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Thumbnail of Eugene Ely (source)
Eugene Ely
(1886 - 19 Oct 1911)

American aeronaut who, despite a short life, made a lasting contribution to aviation by demonstrating the practicability of an airplane landing on and take-off from ships, which prompted the Navy to pursue the concept of aircraft carriers.

The First Flight from Shore to Ship

How Ely Flew from Selfridge Field Across Country and Landed on the U.S.S. “Pennsylvania”

from Scientific American (1911)

Eugene Ely in pilot seat of his aircraft
Eugene Ely.
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Ely made the first attempt to fly from shore to a warship and alight thereon the 18th inst. [18 Jan 1911]. The photographs reproduced herewith show Ely's Curtiss biplane just as it was about to alight upon the special platform and also after it had alighted and and was being brought to rest by a score of ropes stretched across the platform above the two rails which ran its entire length. These ropes were attached to sand bags at each end, and they were found to act as an efficient brake in checking the momentum of the machine. Although Ely had floats fitted beneath the lower plane on each side of the center section, this proved to be an unnecessary precaution. He made the flight to the “Pennsylvania,” which was anchored amid the dense shipping in San Francisco Bay, in 13 minutes, and arrived upon the worship at three minutes before 11 A.M. In flying the 12 miles from Selfridge field, he had risen to a height of 2,000 feet and passed over the San Bruno mountains. Soon after the start Ely was espied by the sailors in the fighting tops of the warship, a tiny speck above the mountains. The speck grew larger as it rapidly approached and the surfaces of the biplane were outlined against the sky. As it neared the harbor Ely's air craft descended rapidly until, when he flew over the “West Virginia'' and the other smaller vessels, he was only 150 to 200 feet in the air. At just the right moment he shut off his motor and glided down to the platform on the stern of the “Pennsylvania.” He struck this 32 x 127-foot platform 25 feet from its outer end, which sloped downward 4 feet in 10.

Aviator Ely about to alight on the “Pennsylvania” after a 12-mile flight
Aviator Ely about to alight on the “Pennsylvania” after a 12-mile flight.
Ely's biplane coming to rest on the special platform on the ship
Ely's biplane coming to rest on the special platform.
The ropes stretched across between sand bags checked the forward movement of the biplane without shock or jar.

After a rесерtion on shipboard lasting an hour, Ely started from the vessel without any difficulty and flew back to the aviation field again in 13 minutes.

Thus was accomplished the first round trip flight from shore to ship. Ely had previously flown from ship to shore in Hamilton Roads last November. In both instances he won a prize of $500 offered by the U. S. Aeronautical Reserve. His excellent flights have increased interest in the aeroplane for naval use and will no doubt help in getting through Congress the appropriation of $25,000 recently asked for by Secretary of the Navy Meyer for experiments in aviation. The success of Glenn Curtiss in rising from the surface of the water in his machine mounted on floats at San Diego on the 26th of January, will also help along the cause of aviation in the Navy.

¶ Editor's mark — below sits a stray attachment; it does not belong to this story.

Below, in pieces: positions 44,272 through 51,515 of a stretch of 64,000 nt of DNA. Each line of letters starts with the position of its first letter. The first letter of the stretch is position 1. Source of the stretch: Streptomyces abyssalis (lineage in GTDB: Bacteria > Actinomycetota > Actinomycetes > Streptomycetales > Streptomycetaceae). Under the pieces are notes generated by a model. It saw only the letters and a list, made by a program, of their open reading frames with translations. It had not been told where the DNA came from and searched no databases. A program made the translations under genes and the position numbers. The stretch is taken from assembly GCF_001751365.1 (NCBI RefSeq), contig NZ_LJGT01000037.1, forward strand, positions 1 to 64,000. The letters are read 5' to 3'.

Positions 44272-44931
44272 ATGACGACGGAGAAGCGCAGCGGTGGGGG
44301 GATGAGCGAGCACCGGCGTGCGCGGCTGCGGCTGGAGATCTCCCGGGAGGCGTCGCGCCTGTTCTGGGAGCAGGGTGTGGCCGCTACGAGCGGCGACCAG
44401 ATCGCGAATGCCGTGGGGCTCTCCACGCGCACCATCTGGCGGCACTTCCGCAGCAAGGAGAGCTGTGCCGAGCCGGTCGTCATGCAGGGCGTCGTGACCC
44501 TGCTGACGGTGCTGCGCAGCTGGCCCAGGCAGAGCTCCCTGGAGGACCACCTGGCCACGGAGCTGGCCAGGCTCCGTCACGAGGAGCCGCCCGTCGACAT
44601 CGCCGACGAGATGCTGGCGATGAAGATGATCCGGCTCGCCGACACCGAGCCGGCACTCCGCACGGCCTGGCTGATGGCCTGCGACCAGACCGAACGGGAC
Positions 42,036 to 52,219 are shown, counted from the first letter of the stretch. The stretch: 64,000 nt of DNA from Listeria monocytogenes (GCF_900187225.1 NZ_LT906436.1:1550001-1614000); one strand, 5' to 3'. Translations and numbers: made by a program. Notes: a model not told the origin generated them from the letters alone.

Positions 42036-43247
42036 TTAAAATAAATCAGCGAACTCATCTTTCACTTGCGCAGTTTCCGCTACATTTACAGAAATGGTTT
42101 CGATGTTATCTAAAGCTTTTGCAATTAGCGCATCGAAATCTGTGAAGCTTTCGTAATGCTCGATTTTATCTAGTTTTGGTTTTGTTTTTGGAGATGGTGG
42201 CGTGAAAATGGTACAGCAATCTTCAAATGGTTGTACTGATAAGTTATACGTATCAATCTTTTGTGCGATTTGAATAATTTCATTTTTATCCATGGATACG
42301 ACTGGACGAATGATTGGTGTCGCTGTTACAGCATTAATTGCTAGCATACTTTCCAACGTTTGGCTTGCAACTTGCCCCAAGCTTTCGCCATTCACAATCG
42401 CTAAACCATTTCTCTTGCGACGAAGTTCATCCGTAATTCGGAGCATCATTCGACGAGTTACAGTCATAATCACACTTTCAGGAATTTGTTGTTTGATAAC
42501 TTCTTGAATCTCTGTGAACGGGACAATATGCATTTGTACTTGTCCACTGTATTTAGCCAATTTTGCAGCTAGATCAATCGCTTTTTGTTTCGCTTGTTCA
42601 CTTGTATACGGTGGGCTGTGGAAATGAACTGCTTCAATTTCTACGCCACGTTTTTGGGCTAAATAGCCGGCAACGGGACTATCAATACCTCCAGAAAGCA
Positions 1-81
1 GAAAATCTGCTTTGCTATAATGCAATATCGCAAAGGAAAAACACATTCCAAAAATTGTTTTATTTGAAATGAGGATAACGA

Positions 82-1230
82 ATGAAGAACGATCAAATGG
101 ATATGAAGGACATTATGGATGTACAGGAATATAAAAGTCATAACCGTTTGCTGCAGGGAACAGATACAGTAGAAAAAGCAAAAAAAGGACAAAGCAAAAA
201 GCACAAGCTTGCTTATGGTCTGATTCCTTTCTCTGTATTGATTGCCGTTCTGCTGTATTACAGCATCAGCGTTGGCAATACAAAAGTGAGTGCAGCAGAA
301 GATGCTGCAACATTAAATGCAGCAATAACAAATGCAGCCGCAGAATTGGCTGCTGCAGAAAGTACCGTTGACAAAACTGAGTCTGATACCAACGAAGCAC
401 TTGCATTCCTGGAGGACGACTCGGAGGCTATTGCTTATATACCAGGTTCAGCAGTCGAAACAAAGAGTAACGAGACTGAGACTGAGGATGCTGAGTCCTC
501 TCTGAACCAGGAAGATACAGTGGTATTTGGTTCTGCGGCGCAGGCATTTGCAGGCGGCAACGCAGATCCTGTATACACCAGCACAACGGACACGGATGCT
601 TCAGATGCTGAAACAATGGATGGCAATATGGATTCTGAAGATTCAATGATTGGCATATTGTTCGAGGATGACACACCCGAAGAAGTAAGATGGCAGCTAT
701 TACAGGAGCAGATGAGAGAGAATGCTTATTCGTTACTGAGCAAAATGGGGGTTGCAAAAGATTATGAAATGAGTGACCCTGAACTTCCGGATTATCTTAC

Image of Ely in pilot seat added (not in original article) from source shown above. Two ship photos and text from Scientific American (4 Feb 1911), 104, 108. (source)

See also:
  • Eugene Ely - First Flight from Shore to Ship, from Popular Mechanics (1911).

Nature bears long with those who wrong her. She is patient under abuse. But when abuse has gone too far, when the time of reckoning finally comes, she is equally slow to be appeased and to turn away her wrath. (1882) -- Nathaniel Egleston, who was writing then about deforestation, but speaks equally well about the danger of climate change today.
Carl Sagan Thumbnail Carl Sagan: In science it often happens that scientists say, 'You know that's a really good argument; my position is mistaken,' and then they would actually change their minds and you never hear that old view from them again. They really do it. It doesn't happen as often as it should, because scientists are human and change is sometimes painful. But it happens every day. I cannot recall the last time something like that happened in politics or religion. (1987) ...(more by Sagan)

Albert Einstein: I used to wonder how it comes about that the electron is negative. Negative-positive—these are perfectly symmetric in physics. There is no reason whatever to prefer one to the other. Then why is the electron negative? I thought about this for a long time and at last all I could think was “It won the fight!” ...(more by Einstein)

Richard Feynman: It is the facts that matter, not the proofs. Physics can progress without the proofs, but we can't go on without the facts ... if the facts are right, then the proofs are a matter of playing around with the algebra correctly. ...(more by Feynman)
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